When we mention the term Palestinian architecture , we recall “architecture without architects”, which flourished for many centuries in urban and rural areas in Palestine, and maintained its characteristics until the First World War; Because of social and economic factors, which reflected the needs and living habits of the population and directly reflected the ways of interaction between humans and their environment.
There were many influences on the Palestinian territories, including architectural activities during the rule of foreign powers such as the Romans, Crusaders, Mukluks and Ottomans. Read also Architecture after death.. Philharmonic Egypt and the quest for immortality The Arab roots of Western architecture… How was the Church of Notre Dame and Big Ben stolen from Syria and the Islamic world? Secrets of building termite dwellings.. the finest examples of architecture on earth The designs of the Egyptian architect Hassan Fathi.. Architecture for the poor in the face of modernity
After the return of the Ottoman Sultan Abd al-Majid to power in 1839, he implemented new reforms, which led to the integration of the Palestinian economy with the global capital market, and produced the active participation of the local Palestinian leadership in ever-changing politics.
Palestinian architecture underwent new transformations at the end of the 19th century, and new architecture with Western influence emerged; Because of the presence of various missionary groups inside Palestine. This architectural development increased during the last three decades of the 19th century, and continued intensively with the British Mandate of Palestine in the 1920s and 1930s.
During that stage, the integration of the Palestinian local economy into the world trade market continued, and European influence increased within the region, in conjunction with the emigration of many Palestinians to America to avoid forced conscription, imposed by the Ottoman authority, and to send money to their families in Palestine to build their future homes. In addition, Jewish immigration to Palestine expanded at that time, and settlement construction began with modern architectural methods.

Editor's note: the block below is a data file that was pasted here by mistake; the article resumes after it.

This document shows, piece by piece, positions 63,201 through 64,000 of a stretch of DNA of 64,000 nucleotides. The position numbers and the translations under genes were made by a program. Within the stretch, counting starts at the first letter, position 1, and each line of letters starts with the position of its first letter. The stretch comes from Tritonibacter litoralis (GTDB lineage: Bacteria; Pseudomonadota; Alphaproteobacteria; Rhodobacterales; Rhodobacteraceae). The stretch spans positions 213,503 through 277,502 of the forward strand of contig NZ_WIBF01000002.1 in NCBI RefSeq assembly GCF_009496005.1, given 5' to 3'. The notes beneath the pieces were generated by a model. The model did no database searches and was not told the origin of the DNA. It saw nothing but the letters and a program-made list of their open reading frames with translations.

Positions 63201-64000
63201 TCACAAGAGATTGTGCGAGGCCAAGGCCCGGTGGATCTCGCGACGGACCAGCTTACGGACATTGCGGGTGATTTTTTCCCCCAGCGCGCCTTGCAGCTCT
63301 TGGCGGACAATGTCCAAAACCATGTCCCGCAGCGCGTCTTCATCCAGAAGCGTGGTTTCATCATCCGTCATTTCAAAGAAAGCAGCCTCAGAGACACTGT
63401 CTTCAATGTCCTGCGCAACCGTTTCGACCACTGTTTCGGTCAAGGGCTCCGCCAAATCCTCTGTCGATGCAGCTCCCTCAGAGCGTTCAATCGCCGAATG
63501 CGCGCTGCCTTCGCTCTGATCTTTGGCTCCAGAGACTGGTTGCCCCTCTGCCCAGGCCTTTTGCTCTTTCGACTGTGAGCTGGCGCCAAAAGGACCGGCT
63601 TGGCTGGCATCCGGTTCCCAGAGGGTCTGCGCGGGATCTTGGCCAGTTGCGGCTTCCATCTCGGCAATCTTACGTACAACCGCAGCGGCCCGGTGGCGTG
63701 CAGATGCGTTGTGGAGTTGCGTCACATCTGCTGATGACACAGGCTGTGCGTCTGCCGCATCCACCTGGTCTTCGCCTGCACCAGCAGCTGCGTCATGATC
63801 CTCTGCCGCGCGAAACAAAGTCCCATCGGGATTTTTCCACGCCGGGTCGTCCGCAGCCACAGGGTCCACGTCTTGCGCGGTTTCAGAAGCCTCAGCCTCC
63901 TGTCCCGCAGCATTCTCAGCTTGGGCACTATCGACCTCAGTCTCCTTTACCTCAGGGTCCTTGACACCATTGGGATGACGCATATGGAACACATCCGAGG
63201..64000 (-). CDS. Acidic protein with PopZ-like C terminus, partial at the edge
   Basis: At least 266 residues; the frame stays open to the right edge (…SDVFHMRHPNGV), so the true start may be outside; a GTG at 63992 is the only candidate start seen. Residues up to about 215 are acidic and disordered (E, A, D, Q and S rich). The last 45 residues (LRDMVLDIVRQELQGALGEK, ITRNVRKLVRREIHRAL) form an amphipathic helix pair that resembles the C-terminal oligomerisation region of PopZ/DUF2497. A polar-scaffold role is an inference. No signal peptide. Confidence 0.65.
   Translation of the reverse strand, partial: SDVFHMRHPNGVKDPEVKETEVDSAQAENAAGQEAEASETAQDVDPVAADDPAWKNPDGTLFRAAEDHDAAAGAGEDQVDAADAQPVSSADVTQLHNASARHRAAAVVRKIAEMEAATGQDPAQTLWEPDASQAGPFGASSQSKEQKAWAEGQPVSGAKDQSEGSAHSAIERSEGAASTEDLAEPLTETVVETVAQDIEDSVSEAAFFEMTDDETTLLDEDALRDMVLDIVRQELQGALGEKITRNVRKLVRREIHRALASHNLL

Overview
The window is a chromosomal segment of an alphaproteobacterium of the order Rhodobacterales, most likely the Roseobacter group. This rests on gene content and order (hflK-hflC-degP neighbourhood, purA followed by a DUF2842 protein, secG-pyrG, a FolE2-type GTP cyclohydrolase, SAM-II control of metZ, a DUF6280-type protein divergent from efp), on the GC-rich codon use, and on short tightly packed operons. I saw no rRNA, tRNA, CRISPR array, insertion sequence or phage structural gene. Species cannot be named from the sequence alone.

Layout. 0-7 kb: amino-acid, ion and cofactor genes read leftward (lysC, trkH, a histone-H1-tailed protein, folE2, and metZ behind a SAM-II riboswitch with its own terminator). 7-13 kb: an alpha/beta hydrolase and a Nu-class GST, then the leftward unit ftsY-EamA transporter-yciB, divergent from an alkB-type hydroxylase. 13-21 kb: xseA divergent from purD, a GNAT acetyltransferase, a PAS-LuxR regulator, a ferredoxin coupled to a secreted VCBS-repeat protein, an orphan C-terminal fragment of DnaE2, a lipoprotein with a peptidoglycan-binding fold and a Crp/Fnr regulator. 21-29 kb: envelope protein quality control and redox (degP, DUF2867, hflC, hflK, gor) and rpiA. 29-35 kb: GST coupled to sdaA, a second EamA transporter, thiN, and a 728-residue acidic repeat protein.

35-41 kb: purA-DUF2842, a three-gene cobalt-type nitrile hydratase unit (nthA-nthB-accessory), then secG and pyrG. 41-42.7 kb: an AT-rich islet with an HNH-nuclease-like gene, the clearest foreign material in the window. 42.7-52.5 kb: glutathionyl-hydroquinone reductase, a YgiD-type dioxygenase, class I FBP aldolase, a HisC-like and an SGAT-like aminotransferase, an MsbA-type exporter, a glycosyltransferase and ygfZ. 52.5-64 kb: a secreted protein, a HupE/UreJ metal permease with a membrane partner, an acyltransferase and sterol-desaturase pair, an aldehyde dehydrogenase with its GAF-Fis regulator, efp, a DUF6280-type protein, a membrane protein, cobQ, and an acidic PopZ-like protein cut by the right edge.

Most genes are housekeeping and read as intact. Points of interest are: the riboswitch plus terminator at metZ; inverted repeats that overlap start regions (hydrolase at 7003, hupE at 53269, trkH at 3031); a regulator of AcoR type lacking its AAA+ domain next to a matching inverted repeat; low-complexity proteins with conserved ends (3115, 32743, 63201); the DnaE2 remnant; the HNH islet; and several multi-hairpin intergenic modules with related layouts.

The British Mandate accelerated the transformations in Palestinian society, and left a Western influence on life in general and on architecture and buildings in particular. Neoclassical style and concrete buildings spread, the population was more concentrated in Jerusalem, Jaffa and Haifa, and the architectural differences between cities and villages became less clear.
These smooth transformations in the Palestinian architectural environment ended after 1948, when more than 400 Palestinian towns and villages were evacuated. In the decades that followed that event, Israeli plans took control of the Palestinian land mass after its confiscation. The spatial, social and economic needs of the Palestinians were completely ignored. Severe restrictions were imposed on the areas of influence of Palestinian towns and villages. Citizens were denied building permits, and thus deprived of basic services such as water, electricity, health care, and education. Home demolitions and evictions began to occur systematically.